Thrift in Seattle and in Plainfield
Unfortunately, it is this coming weekend and the cost of flying out might eclipse all the savings. But it is a great example of both Northwest values (in two senses of the word) and of how to showcase a non-profit.
Click here to learn more.
My daughter also shops at Value Village and scored a bunch of items at a sale there on Tuesday.
Here in Plainfield, we have lost two former assets for thrift sale devotees. The Nearly New shop, which benefited Muhlenberg Regional Medical Center, closed down when the hospital did. Even before that, the Salvation Army store on Watchung Avenue moved to Green Brook.
The Second Time Around consignment shop is still on Somerset Street in North Plainfield. Does anyone know of other good, local thrift shops?
One problem with donations to resellers in Plainfield has been raids on the collection boxes. While getting clothes free is the ultimate in thrift, those who steal from the boxes are also stealing from the non-profits that rely on the donations as a revenue stream. And then the thieves often dump what they don't want, leaving a mess for someone else to clean up.
Speaking of thieves, somebody has been stealing newspapers from our porch lately. My neighbor and I have considered dropping our subscriptions because every few days the newspapers are missing. We suspect somebody is re-selling them to make money, or homeless people are using the papers as insulation in their clothes. Or worst of all, someone in or near our building is just taking the paper.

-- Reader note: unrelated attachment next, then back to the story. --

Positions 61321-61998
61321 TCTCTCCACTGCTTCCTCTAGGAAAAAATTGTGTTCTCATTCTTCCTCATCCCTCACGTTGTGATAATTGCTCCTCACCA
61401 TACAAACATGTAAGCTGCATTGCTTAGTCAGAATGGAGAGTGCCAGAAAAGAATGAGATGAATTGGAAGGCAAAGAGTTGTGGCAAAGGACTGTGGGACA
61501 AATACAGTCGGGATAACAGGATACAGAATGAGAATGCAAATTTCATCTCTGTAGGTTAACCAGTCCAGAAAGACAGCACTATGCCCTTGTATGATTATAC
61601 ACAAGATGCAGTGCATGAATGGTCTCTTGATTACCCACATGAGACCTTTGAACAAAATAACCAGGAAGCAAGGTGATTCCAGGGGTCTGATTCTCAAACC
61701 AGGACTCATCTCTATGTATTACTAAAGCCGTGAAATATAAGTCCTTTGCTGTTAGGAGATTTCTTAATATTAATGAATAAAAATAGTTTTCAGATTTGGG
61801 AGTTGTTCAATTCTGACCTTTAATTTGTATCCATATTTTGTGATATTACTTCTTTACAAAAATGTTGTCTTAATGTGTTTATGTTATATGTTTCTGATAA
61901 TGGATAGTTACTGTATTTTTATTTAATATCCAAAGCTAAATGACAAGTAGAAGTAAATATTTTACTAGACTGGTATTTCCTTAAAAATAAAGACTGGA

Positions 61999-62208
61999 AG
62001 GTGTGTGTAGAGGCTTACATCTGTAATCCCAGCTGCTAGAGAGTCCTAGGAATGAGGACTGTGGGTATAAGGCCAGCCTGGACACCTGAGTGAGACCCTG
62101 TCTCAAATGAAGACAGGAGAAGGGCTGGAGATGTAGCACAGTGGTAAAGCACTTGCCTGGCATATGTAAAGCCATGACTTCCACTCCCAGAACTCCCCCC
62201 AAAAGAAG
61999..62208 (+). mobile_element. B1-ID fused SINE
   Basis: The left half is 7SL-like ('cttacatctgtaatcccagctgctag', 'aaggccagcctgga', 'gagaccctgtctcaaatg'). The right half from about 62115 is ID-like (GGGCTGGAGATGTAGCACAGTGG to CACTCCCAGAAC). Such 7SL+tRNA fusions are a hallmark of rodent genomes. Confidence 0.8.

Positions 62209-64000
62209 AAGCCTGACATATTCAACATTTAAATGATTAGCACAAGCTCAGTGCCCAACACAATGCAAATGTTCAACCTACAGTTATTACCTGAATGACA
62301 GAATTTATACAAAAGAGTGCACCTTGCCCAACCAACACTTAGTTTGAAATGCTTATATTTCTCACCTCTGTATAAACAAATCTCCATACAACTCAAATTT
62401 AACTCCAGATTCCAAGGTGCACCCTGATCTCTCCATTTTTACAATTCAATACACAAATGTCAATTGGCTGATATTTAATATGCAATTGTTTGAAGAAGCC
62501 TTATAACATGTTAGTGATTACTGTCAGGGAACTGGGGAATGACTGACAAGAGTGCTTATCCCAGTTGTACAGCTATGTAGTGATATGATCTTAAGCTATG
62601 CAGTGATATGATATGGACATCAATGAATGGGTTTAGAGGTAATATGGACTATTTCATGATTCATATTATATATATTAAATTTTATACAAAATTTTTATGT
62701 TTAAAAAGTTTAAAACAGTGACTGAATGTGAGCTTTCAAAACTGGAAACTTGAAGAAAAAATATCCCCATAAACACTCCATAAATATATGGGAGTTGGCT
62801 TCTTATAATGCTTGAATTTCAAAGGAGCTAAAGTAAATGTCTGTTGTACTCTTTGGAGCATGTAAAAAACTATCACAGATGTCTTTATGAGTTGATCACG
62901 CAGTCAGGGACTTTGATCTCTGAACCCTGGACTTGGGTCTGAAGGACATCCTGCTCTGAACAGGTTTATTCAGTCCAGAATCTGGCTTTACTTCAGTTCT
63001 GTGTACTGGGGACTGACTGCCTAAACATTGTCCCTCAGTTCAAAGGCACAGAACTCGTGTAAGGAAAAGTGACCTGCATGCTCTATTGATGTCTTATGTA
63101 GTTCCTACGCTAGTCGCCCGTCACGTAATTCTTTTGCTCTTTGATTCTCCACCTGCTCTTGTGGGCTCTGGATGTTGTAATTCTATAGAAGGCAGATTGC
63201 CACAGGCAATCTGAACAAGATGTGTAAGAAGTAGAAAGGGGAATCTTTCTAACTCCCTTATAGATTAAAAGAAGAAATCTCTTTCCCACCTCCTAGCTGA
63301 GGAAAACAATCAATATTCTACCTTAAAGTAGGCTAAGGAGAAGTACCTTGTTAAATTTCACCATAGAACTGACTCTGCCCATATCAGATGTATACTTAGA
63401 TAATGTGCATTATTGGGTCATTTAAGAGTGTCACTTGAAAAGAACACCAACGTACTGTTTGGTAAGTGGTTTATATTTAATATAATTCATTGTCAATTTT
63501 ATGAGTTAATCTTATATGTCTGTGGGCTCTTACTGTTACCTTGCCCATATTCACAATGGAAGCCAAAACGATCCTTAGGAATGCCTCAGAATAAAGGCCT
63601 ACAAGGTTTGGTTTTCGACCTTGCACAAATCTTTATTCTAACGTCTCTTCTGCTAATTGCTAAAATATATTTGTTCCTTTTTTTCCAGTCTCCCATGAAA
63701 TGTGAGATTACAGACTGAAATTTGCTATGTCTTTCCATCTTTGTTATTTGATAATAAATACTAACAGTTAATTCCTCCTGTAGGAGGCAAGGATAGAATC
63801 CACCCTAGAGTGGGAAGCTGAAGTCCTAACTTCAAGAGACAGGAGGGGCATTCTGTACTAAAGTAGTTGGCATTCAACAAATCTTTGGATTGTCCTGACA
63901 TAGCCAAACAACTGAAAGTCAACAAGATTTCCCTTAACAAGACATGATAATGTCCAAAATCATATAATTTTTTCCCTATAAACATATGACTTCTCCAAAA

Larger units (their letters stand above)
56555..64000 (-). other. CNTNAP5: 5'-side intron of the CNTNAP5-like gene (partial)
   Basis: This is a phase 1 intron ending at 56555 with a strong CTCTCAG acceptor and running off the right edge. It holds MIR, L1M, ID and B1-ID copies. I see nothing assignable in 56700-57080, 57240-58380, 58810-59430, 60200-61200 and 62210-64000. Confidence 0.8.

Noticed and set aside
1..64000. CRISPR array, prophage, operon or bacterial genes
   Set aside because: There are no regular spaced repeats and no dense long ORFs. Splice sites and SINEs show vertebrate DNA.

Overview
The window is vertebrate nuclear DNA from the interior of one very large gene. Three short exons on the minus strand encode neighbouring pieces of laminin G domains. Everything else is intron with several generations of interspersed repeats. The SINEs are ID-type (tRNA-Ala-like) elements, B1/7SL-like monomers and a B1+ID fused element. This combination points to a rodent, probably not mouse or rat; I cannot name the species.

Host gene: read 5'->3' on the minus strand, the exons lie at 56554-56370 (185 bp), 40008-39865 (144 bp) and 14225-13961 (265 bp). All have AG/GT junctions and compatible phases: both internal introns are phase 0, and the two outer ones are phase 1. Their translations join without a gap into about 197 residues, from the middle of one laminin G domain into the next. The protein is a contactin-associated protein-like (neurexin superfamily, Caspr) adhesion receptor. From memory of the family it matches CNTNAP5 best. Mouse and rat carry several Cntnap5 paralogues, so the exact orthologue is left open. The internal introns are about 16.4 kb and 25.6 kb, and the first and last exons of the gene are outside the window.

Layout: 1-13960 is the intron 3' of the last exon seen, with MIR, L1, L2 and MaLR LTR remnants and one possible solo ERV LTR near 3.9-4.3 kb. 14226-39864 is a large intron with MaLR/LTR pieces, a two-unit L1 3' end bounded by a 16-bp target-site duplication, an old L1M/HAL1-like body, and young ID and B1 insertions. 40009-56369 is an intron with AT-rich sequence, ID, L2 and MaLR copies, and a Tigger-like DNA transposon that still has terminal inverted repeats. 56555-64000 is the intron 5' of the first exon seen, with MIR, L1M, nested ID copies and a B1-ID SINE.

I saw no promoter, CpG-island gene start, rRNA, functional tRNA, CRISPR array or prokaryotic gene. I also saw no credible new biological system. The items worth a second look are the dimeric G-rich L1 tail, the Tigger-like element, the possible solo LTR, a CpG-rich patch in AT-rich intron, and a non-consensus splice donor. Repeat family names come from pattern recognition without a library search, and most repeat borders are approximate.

The poor driver is getting a bad record through no fault of his own. Maybe that is why my doorbell rang at 4:58 a.m. today and I went downstairs to see a paper stuck in the mailbox. I decided to put a decoy paper on the porch for the thief and then saw the driver had left two back-up papers as well.
All of us - the driver, my neighbor and myself - are very frustrated with this situation. The driver is getting messages about missed stops, a back-up driver has to bring a new paper and my neighbor and I are annoyed that people feel entitled to rip off even a newspaper from somebody's porch.
During the Great Depression, desperate people used to steal garments off clotheslines and pies off windowsills where they had been set to cool. We seem to be headed once again to a greater divide between "haves" and "have-nots." With fewer places here to practice thrift, will more needy people revert to outright theft?